Commercial providers are increasingly permitting third-party developers to write and implement their own software applications on wireless devices, ranging from sensors to 3G cellular phones. As the number of applications and users grow, reliable software dissemination is quickly emerging as a key enabling technology, providing fundamental reprogramming services, such as software download, updates and security patching.

Intellectual Merit This project aims to develop analytical foundations for efficient software dissemination in loss-prone wireless networks, measured in terms of delay and communication/computational speed. Planned research will proceed along four thrusts: 1) PERFORMANCE LIMITS: mathematically formalizing the problem of software dissemination in multi-hop wireless networks using stochastic shortest path optimization based on the theory of Markov Decision Processes; 2) LARGE-SCALE ASYMPTOTICS: analyzing performance at high node densities using extreme-value theory and comparing state-of-the-art technologies, including rateless coding, packet-level channel hopping, and physical-layer cooperation; 3) ACK-LESS PROTOCOLS: eliminating control traffic (e.g., ACKnowledgments), with high probability, using a combination of extreme-value theory and shifted rateless codes; 4) IMPLEMENTATION: implementing theoretically-based software dissemination protocols on sensor motes and, subsequently, on Android-capable smartphones.

Broader Impact

This work promises a broad impact to various societal needs. On an education level, open cell phone programming expertise will be incorporated into innovative class assignments and labs taught by the PIs, including Software Engineering, Algorithms, and Networking. On a commercial side, the research identifies and provides directions for fundamental issues that will face private enterprises attempting to capitalize on emerging smartphone capabilities. The PIs will also expedite research transfer through liaisons with local and international industrial partners. Finally, the project will establish theoretical connections between disconnected fields, most notably bringing tools primarily used in civil and financial engineering into computing and communication.

Project Report

The development of exciting and innovative software applications (apps) has played a major role in fueling the spectacular growth of the smartphone market. The ability to disseminate this software to users is a key enabling technology, incorporating software downloads, updates and security patches. The results of this research promise to enhance user's experience by reducing wireless traffic usage and improving the reliability of smartphone platforms and other emerging devices forming the Internet of Things. Intellectual Merit: This project established fundamental theoretical foundations for reliable software dissemination (and more generally data dissemination) in loss-prone wireless environments, wherein packet losses occur due to communication errors or collisions. We developed solutions that provide theoretical guarantees on performance while simultaneously lending themselves to practical implementation in real-world networks. Our work consisted of 1) theoretical analyses of the problem, based on the theories of Markov decision processes and rare events (extreme value theory); 2) protocol design, based on a new technology called rateless coding; and 3) simulation and actual implementation of the protocols on sensors and smartphones. This project advanced the state-of-the-art in the field of wireless communications and networking, in several ways: Traditionally, networks with high node density (as found within cities or at sporting events, for example) have confounded the design and operation of networking protocols. Leveraging analyses from extreme-value theory, we showed, counter-intuitively, that it is possible to design simple reliable broadcasting protocols precisely for these environments. Indeed, the benefits of rateless coding are magnified at high node density. Thus, our analytical results showed that rateless coding transmission over a single communication channel can be as efficient as plain transmission over an unlimited number of channels (assuming one radio transmitter per node). This project brought fundamental approaches to the design of dissemination protocols and demonstrated their effectiveness through implementation on real working prototypes (e.g., wireless sensors and smartphones). Broader Impact: This project contributed to the training of a dozen of graduate and undergraduate students involved with the research and testbed implementation. On the theory side, our graduate students performed cutting-edge research straddling the boundaries between several mathematics disciplines, specifically, 1) probability and statistics; 2) coding theory; 3) control; and 4) data structures and algorithms. Students involved in the testbed implementation learned to program sensor networks using TinyOS, making use of some of its most advanced modules (e.g. over-the-air programming). Students also learned to work with Android-based smartphones, giving them exposure to advanced programming interfaces for a high-impact product. The results of the research were published in prominent journals, and presented in various forums, including major conferences, foreign institutions, and industry. The research also entailed collaborations with foreign and industrial partners. Finally, the project faciliated the creation of an after-school course 'Computer Warriors' taught by one of the PIs to 3rd - 7th graders at a local elementary school.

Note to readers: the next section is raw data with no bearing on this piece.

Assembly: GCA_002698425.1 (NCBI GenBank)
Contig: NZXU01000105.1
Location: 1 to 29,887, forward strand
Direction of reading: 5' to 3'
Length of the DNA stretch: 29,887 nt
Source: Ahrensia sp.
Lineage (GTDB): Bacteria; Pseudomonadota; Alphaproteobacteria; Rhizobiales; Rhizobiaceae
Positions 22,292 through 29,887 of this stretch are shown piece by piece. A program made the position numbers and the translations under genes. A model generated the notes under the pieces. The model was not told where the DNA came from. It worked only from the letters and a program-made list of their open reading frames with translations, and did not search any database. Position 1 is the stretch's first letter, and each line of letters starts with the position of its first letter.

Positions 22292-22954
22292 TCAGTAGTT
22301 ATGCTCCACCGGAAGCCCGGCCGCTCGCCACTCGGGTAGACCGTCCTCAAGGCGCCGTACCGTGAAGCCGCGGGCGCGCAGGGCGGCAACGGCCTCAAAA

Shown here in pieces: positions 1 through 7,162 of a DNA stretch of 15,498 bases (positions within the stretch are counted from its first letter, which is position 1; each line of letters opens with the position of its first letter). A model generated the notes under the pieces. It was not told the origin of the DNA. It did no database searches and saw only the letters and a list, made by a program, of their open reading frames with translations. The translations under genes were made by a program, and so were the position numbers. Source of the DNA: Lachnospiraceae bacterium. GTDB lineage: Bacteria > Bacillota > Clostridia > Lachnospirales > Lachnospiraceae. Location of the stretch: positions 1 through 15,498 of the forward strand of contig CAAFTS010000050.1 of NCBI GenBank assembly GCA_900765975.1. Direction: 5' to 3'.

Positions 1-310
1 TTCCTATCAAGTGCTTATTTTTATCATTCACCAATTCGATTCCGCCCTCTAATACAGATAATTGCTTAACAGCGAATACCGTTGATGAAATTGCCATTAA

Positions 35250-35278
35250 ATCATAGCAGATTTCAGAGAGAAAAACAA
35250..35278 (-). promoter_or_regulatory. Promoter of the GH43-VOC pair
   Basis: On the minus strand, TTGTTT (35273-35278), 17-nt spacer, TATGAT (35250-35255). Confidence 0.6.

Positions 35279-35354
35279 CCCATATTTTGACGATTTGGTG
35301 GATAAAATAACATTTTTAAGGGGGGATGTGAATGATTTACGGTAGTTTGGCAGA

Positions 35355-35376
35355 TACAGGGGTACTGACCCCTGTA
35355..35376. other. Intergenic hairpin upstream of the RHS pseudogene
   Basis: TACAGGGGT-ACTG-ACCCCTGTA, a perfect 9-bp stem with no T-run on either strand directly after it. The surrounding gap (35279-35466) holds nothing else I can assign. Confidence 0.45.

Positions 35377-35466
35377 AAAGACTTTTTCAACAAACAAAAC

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Boston University
United States
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